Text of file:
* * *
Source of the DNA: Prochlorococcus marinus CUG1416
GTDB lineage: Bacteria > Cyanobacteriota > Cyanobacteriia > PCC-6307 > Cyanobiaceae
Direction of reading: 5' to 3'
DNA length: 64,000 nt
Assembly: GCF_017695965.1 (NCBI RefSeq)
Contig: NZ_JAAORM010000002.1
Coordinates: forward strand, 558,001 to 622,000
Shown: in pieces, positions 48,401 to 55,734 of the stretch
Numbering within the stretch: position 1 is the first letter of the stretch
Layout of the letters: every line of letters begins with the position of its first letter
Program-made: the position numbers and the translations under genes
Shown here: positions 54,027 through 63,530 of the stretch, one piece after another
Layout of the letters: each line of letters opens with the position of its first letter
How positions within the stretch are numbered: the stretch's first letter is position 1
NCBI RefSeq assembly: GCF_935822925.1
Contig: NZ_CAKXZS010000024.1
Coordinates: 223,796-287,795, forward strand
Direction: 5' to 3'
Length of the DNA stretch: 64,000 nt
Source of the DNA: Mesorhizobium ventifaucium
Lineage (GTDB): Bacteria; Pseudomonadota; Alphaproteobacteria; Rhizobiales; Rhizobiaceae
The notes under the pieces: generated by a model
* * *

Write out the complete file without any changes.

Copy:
Source of the DNA: Prochlorococcus marinus CUG1416
GTDB lineage: Bacteria > Cyanobacteriota > Cyanobacteriia > PCC-6307 > Cyanobiaceae
Direction of reading: 5' to 3'
DNA length: 64,000 nt
Assembly: GCF_017695965.1 (NCBI RefSeq)
Contig: NZ_JAAORM010000002.1
Coordinates: forward strand, 558,001 to 622,000
Shown: in pieces, positions 48,401 to 55,734 of the stretch
Numbering within the stretch: position 1 is the first letter of the stretch
Layout of the letters: every line of letters begins with the position of its first letter
Program-made: the position numbers and the translations under genes
Shown here: positions 54,027 through 63,530 of the stretch, one piece after another
Layout of the letters: each line of letters opens with the position of its first letter
How positions within the stretch are numbered: the stretch's first letter is position 1
NCBI RefSeq assembly: GCF_935822925.1
Contig: NZ_CAKXZS010000024.1
Coordinates: 223,796-287,795, forward strand
Direction: 5' to 3'
Length of the DNA stretch: 64,000 nt
Source of the DNA: Mesorhizobium ventifaucium
Lineage (GTDB): Bacteria; Pseudomonadota; Alphaproteobacteria; Rhizobiales; Rhizobiaceae
The notes under the pieces: generated by a model